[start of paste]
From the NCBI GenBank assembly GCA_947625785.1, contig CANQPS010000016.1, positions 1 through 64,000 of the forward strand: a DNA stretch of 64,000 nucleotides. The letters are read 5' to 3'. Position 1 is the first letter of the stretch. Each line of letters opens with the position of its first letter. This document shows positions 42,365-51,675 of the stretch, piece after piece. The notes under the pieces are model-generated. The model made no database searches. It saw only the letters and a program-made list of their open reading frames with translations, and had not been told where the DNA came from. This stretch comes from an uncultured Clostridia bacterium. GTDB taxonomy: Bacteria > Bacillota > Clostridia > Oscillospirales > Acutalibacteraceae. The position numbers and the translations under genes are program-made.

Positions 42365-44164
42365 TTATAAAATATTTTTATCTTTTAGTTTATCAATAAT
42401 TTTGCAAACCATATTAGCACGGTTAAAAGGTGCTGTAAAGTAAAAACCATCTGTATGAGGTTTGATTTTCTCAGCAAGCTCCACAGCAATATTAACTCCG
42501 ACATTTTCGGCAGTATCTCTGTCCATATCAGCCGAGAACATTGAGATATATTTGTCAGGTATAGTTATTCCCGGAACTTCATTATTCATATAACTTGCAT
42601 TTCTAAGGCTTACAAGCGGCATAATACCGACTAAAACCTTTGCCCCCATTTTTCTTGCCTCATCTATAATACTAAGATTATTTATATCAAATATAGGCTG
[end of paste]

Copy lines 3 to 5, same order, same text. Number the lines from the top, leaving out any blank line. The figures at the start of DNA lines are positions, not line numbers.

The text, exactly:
42365 TTATAAAATATTTTTATCTTTTAGTTTATCAATAAT
42401 TTTGCAAACCATATTAGCACGGTTAAAAGGTGCTGTAAAGTAAAAACCATCTGTATGAGGTTTGATTTTCTCAGCAAGCTCCACAGCAATATTAACTCCG
42501 ACATTTTCGGCAGTATCTCTGTCCATATCAGCCGAGAACATTGAGATATATTTGTCAGGTATAGTTATTCCCGGAACTTCATTATTCATATAACTTGCAT